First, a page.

And when I say "all recruiters", I don't mean only those in the recruitment sector like myself. Everybody and their dog looking for people are making a beeline for LinkedIn and seeing a way to find people and save money. There's a movement to in-house recruitment as a consequence, and not all of it is good. It's beginning to have an impact on how LinkedIn members respond to the advances of those who think they might have found the perfect candidate.
Let me draw a picture:
HR are asked to find a new Marketing Manager. They're keen on the concept, but struggling to get the annual appraisal review underway. However, a new a recent recruit is keen to make their mark and volunteers. Fame beckons if they get this right. They dive in.....
They search for every marketing manager within 35 miles. They find 1144 current Marketing Managers (that's how many there are within 35 miles of me). "This is going to be easy......."
Because it's so easy, they contact as many as they can. They cut and paste a general message into the 50 Inmails their account allows them. They also reach out to another 50 by trying to link with them and by using the email addresses some members leave open on their profile. Total 100. Could be more.
That's a lot of people. And if every company is doing this, you can see that the number of approaches being made to potential recruits is growing exponentially, and because the people making these approaches are busy with other things, the approaches aren't well-considered or followed up. This is magnified as organisations who used to advertise roles try to find people on LinkedIn to cut corners and save money.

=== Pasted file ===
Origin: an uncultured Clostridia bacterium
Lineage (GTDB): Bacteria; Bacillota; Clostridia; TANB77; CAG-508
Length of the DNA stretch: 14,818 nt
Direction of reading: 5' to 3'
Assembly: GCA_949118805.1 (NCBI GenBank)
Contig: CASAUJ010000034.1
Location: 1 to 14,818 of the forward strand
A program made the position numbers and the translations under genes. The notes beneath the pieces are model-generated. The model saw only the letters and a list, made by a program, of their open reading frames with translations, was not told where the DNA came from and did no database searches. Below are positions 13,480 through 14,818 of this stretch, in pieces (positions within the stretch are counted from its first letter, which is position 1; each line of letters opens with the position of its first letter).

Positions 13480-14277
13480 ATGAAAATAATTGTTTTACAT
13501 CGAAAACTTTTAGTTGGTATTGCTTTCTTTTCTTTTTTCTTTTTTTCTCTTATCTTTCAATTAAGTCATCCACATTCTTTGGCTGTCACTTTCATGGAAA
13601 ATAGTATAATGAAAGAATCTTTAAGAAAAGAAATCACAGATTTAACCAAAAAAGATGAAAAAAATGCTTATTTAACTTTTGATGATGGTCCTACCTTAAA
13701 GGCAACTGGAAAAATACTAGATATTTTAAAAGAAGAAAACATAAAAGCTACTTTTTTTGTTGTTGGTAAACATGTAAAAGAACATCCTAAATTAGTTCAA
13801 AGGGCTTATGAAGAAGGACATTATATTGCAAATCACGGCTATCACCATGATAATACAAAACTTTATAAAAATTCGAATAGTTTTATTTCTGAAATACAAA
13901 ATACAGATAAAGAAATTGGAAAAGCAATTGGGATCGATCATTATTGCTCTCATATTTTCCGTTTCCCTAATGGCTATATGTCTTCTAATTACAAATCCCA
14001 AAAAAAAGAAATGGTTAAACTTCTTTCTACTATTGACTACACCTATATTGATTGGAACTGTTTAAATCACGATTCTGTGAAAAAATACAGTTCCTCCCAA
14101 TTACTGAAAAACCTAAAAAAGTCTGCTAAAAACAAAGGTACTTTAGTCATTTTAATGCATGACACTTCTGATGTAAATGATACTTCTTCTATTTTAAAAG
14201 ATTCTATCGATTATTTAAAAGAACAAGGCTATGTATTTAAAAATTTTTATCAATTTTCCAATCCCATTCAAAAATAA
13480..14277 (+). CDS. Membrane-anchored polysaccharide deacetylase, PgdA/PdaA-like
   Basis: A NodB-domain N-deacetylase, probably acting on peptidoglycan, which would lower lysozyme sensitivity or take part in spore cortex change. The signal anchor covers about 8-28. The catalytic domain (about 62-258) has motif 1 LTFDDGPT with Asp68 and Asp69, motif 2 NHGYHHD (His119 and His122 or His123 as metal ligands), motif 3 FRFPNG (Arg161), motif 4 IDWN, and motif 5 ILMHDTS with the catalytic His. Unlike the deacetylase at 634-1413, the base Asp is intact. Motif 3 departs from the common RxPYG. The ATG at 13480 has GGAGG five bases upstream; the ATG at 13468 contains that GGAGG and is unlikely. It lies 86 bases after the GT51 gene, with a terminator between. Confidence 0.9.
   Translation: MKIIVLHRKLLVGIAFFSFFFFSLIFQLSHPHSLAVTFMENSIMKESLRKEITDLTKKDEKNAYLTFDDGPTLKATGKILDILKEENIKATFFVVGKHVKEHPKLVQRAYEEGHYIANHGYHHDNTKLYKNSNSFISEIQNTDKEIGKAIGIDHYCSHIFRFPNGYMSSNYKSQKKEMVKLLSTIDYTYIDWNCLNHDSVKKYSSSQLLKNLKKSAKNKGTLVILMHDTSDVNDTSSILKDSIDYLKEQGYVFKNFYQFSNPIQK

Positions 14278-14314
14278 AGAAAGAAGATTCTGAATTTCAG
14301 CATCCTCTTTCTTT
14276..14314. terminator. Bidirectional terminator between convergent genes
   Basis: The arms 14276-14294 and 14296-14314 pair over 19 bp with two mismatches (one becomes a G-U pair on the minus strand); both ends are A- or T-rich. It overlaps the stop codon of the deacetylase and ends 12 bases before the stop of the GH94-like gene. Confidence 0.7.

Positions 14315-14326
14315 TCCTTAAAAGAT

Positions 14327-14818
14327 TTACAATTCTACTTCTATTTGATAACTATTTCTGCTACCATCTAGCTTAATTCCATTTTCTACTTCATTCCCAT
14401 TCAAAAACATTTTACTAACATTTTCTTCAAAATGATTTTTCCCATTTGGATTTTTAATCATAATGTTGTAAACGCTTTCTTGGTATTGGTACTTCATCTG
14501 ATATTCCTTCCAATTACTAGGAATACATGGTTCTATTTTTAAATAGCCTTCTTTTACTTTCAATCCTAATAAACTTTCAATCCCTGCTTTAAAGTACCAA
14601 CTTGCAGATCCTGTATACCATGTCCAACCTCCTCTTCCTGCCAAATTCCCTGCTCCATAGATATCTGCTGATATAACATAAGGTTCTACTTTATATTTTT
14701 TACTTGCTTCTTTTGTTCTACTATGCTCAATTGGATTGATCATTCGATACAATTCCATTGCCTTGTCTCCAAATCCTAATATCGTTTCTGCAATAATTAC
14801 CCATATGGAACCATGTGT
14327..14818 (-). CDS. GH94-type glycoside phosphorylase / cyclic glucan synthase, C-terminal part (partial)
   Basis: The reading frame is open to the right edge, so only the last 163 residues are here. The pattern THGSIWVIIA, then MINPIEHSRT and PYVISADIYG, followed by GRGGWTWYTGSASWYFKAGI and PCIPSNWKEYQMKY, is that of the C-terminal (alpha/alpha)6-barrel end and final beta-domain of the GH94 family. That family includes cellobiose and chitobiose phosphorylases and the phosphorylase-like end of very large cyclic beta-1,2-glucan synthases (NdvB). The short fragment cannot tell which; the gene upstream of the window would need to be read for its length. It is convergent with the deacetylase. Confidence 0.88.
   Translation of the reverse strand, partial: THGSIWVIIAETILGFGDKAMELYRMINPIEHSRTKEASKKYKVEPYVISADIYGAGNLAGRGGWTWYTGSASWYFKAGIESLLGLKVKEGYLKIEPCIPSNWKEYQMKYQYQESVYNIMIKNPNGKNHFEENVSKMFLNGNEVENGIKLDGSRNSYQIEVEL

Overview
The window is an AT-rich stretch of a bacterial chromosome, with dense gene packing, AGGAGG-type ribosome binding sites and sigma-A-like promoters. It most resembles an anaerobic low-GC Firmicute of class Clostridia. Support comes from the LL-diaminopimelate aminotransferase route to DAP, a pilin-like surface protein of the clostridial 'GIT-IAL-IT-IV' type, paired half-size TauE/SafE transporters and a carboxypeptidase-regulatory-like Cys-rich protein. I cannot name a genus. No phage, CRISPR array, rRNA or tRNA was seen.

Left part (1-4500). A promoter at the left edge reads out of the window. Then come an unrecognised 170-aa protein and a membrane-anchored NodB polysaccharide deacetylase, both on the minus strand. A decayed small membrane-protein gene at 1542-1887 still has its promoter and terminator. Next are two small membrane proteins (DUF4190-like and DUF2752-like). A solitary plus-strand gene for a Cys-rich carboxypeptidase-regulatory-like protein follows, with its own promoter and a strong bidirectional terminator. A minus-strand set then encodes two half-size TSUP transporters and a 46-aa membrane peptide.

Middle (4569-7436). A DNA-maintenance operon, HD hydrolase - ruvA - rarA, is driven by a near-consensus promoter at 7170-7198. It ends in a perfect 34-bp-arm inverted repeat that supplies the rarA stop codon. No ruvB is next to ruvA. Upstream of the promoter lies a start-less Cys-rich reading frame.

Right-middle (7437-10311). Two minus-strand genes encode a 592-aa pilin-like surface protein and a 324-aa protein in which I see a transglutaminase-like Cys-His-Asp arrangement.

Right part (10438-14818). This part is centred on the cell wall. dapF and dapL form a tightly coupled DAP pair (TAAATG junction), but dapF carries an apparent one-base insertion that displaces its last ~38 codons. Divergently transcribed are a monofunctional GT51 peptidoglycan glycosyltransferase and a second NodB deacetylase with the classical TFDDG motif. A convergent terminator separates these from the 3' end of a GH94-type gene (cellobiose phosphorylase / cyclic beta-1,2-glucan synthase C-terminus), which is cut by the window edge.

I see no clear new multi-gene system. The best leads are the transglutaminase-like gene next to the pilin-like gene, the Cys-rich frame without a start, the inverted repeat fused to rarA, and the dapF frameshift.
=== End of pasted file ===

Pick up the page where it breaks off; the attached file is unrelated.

The upshot of all this activity is that, from the candidates perspective, what used to be a rare event and an ego boost, is becoming increasingly common and, in some cases, a pain in the arse - It's the consequence of what used to be a targeted approach turning into a recruiting blunderbuss. And I'm picking up ever more comments from candidates who've been approached that these approaches started well, but fell into a black hole as the sheer weight of numbers has swamped the recruiting-person, or a candidate has been found, and everybody else is simply dumped without being told what's going on - HR are busy people you know... and the recruitment industry in general is poor at feedback already.
I haven't kept any firm stats, but it's happening more and more, and candidate caution is measurably on the rise. And this caution is spreading beyond LinkedIn, quite simply because potential candidates are understandably lumping all approaches in one basket - no matter the source.
Of course there are ways around this, but you don't think I'm going to share them here do you? I may look like a cabbage, but I'm not that green.
But this isn't going to get any easier - especially for those recruiters with neither the time or the skills to communicate directly on a candidates level and speak their language. And it's going to be an increasing challenge to LinkedIn to address this. They are becoming a victim of their own impressive and rapid success.
It would appear you can have too much of a good thing.
(Image courtesy of http://www.freedigitalphotos.net/)